Vail Valley Voices: Attracting the global customer
Vail, CO, Colorado
Editor’s note: The following is an excerpt from the Vail Homeowners Association monthly report for September. We publish weekly excerpts from the association, which keeps a close eye on economic and political trends in and outside of the town. The newsletter electronic version with links to supporting documents is available at http://www.vailhomeowners.com.
The diplomatic art of trade negotiations is often preceded by exchanges of cultural and athletic delegations. By this standard, some interests in Vail are already engaged in high-stakes negotiations on a worldwide scale to attract global consumers. There are those who want to grow Vail’s economy by entering emerging international markets. The Homeowners Association is working with concurring local leaders to encourage this private-sector effort.
Media attention given to Vail’s international events is a key driver in attracting high-end destination guests, whether from domestic or foreign markets. Vail’s summer cultural program, which musically embraces a range from classical to jazz, is one of those efforts moving into the attention of aficionados in many capitals of the world. Soon, they may come to witness it first hand.
The program directors for the Bravo! music and Vail International Dance festivals, Anne-Marie McDermott and Damian Woetzel, are performers on the global stage. The New York Times gave a favorable review of world-renowned dancers performing on the stage of Vail’s Gerald R. Ford Amphitheater. The growing multinational audiences that attend these performances foretell the success Vail can have in attracting international guests and stellar performers to its cultural events.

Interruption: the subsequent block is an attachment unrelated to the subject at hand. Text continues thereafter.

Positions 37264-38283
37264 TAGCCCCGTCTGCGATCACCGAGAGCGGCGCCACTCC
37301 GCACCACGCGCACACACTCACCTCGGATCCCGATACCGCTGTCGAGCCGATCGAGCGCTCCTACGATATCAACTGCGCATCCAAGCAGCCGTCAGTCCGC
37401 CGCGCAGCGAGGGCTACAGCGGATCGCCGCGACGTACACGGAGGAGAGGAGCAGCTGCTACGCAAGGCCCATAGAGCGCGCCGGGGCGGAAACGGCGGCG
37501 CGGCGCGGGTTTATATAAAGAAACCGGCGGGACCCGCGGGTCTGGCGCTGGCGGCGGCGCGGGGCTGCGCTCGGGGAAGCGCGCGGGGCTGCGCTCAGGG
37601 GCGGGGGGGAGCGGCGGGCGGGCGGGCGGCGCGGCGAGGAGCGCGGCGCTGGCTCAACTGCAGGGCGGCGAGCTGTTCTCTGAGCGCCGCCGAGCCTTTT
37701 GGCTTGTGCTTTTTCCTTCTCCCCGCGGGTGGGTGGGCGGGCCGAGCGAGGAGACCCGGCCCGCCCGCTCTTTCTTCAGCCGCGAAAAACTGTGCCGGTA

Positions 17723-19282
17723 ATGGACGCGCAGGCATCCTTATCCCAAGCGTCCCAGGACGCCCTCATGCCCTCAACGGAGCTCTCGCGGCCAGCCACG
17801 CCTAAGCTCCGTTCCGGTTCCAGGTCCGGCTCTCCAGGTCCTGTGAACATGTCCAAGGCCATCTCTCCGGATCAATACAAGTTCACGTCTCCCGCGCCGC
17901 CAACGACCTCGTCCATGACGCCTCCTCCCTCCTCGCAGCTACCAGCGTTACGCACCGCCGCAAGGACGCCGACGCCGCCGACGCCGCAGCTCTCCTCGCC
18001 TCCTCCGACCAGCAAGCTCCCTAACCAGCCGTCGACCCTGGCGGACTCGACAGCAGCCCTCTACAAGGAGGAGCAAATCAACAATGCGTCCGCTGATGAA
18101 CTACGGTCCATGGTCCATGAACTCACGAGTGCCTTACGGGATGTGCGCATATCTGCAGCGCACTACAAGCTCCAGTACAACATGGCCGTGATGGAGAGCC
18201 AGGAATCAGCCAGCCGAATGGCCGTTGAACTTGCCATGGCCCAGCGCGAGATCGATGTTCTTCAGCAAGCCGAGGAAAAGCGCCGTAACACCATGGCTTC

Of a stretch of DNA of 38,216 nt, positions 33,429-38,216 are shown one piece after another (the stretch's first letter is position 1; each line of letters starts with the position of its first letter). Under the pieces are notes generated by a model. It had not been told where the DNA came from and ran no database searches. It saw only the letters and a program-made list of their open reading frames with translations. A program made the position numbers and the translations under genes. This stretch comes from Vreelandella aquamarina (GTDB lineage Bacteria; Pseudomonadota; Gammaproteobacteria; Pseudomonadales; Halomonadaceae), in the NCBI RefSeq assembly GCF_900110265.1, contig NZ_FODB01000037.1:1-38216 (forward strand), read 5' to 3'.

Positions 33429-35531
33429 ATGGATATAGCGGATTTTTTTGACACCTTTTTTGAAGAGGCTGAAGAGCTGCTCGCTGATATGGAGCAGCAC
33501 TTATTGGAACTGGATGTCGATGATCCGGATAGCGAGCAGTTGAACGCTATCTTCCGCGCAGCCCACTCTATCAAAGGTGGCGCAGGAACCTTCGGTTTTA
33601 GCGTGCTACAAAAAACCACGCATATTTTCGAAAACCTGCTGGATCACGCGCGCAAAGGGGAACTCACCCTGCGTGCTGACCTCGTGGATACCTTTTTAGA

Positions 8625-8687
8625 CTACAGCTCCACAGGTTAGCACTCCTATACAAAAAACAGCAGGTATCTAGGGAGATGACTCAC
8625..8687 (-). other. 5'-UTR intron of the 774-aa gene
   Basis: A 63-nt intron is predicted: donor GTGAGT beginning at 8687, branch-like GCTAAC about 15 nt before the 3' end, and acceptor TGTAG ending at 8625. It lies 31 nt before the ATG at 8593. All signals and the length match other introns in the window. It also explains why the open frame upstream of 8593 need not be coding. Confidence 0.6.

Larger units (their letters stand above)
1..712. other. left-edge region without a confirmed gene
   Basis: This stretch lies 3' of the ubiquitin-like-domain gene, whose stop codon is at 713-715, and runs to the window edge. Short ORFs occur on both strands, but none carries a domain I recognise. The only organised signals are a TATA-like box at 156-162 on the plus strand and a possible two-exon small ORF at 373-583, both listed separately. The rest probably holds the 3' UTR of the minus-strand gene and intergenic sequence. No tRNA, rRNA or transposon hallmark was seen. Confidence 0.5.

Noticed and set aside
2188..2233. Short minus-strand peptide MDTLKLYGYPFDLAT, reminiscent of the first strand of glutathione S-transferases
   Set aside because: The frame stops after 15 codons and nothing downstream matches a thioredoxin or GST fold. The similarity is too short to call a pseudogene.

Bravo! continues to grow: The Bravo! music festival reports that it will end the 2010 season with a small budget surplus and increased revenue over 2009. Increased ticket sales, especially from the Yo-Yo Ma concert, and improved gala results fueled this positive outcome. The festival managed its expenses well, and in-kind community contributions were very generous.
The 2011 budget is forecast to be more modest, due to the lack of scheduled guest performers with the notoriety of Yo-Yo Ma. Festival contributions and grant revenue will be a major factor in balancing the budget. Bravo! will be bringing back all three orchestras and a full chamber-music program. They are planning to increase their educational outreach programs to the local communities, thanks to the generosity of their patrons.
Vail International Dance Festival: The Beijing Dance/LDTX, formed in 2005, is China’s first contemporary dance company founded independently of the government. Their performance in Vail included the world premiere of “Solitude in Numbers,” by Tibetan choreographer Sang Jijia.
The dance portrays the intimate relationship among young adults shaped by the frenetic pace of urban China. Turmoil fades their youth, ending with a forlorn figure coughing hoarsely from the effects of environmental pollution – a universal message for Vail, which has its own environmental and social challenges, albeit on a far different scale.
It remains to be seen if their appearance is the first of other Chinese cultural or athletic emissaries to reach out to the Vail community.